Theorem: Every integer $n>1$ is either prime or a product of primes. Proof: By strong induction. Let $n$ be an arbitrary natural number greater than 1. Inductive hypothesis: Assume that for every integer $1<k<n$ that $k$ is either prime or the product of primes. If $n$ is prime then no further work is necessary. If $n$ is not prime, then we can choose some natural numbers $a$ and $b$, such that $n=ab$, where $a<n$ and $b<n$. Thus, by the inductive hypothesis, each of $a$ and $b$ is either prime or a product of primes, and since $n=ab$, it follows that $n$ is a product of primes. $□$
My question: Given only this proof, how do we know that the induction hypothesis is not false? If it was false, then we would not have been able to conclude from it that n must be the product of primes. I understand that that the theorem is true and even that it makes intuitive sense, but given the reason just stated I do not understand why this particular proof can be said to have proved the theorem. Can someone please help me pinpoint the gap in my reasoning?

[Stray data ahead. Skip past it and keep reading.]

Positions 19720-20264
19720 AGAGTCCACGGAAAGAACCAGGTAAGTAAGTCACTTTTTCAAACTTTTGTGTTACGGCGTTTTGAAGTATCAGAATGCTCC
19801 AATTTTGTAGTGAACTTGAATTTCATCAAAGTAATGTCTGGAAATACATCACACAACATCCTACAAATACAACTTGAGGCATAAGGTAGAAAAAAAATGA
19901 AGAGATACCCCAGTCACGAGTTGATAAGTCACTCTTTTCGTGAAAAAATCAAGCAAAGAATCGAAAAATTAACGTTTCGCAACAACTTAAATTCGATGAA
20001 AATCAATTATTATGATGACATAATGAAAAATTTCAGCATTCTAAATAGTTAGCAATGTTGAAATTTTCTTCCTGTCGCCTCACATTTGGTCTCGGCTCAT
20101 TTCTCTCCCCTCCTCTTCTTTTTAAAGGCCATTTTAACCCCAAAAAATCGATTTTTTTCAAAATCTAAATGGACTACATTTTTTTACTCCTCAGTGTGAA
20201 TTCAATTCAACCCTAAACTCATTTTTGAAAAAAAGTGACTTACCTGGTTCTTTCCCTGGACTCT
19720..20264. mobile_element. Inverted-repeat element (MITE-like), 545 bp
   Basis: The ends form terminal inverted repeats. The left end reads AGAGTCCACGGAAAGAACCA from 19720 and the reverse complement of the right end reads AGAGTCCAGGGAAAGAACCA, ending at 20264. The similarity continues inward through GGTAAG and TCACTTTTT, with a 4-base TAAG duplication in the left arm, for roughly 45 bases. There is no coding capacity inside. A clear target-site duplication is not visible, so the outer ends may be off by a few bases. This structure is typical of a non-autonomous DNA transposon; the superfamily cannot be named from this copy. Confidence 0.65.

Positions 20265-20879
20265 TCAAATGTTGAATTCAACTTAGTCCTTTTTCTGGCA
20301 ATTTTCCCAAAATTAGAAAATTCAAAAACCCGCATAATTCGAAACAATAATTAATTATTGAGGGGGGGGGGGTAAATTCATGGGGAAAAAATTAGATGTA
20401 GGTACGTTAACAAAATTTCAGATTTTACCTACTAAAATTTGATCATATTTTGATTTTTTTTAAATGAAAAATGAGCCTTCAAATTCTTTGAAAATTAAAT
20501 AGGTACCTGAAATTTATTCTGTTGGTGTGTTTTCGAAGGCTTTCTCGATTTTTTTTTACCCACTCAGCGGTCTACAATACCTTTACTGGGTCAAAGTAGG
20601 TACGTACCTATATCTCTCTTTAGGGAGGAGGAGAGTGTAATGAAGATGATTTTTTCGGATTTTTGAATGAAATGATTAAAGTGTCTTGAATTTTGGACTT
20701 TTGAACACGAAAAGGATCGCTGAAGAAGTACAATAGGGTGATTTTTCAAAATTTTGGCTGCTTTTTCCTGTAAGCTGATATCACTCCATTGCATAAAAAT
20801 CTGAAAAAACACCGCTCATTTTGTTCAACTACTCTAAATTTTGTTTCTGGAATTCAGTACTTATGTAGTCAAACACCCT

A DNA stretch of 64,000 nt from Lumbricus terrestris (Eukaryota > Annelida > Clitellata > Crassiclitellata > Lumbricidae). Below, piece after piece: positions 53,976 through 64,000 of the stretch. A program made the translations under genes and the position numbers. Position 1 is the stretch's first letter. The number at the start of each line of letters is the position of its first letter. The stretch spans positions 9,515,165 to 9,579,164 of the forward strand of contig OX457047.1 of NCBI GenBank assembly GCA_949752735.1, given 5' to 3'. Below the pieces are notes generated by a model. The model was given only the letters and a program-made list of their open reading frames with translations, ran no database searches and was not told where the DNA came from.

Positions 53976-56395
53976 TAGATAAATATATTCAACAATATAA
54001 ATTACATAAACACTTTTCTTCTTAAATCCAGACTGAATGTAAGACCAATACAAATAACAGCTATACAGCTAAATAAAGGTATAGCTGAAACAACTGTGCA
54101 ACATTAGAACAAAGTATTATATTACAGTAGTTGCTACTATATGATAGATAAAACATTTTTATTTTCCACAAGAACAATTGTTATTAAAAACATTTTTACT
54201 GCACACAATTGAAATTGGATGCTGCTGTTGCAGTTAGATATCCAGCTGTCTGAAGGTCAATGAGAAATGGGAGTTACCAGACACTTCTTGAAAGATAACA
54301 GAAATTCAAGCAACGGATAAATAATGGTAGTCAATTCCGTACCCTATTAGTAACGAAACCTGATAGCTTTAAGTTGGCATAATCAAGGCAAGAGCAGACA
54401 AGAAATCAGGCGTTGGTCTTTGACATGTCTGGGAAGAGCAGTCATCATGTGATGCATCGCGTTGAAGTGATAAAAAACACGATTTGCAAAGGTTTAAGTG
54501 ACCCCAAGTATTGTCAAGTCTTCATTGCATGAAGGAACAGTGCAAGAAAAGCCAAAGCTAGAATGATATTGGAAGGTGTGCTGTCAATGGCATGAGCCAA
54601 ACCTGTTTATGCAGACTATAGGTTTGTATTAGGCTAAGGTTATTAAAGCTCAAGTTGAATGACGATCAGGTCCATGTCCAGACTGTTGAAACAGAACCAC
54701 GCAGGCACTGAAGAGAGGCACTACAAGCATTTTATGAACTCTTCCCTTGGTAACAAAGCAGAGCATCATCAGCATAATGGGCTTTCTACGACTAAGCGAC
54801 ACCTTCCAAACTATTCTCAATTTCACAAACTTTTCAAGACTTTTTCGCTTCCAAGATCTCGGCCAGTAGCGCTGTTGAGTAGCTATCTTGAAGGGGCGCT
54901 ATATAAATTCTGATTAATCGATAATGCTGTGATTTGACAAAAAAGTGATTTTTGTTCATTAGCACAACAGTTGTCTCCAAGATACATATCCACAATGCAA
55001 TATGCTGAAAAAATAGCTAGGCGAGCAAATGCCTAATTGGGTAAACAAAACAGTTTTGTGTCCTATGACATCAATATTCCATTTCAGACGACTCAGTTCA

EDIT: My question is about strong induction in general. The book I am using makes the claim that we do not need to show any base case for a proof by strong induction because it is built into the proof itself. The proof above is an example of the author's understanding of proof by strong induction. If a base case was given in the above proof I think I would have less of an issue with it, but I have a feeling that my question about the assumption not being valid would still linger. Here is a quote from the book that explains why the base case is said to e built in (How to Prove it A structured Approach): "Suppose that we’ve followed the strong induction proof strategy and proven the statement ∀n[(∀k < nP(k)) → P(n)]. Then, plugging in 0 for n, we can conclude that (∀k < 0P(k)) → P(0). But because there are no natural numbers smaller than 0, the statement ∀k < 0P(k) is vacuously true. Therefore, by modus ponens, P(0) is true. (This explains why the base case doesn’t have to be checked separately in a proof by strong induction; the base case P(0) actually follows from the modified form of the induction step used in strong induction.) Similarly, plugging in 1 for n we can conclude that (∀k < 1P(k)) → P(1). The only natural number smaller than 1 is 0, and we’ve just shown that P(0) is true, so the statement ∀k < 1P(k) is true. Therefore, by modus ponens, P(1) is also true."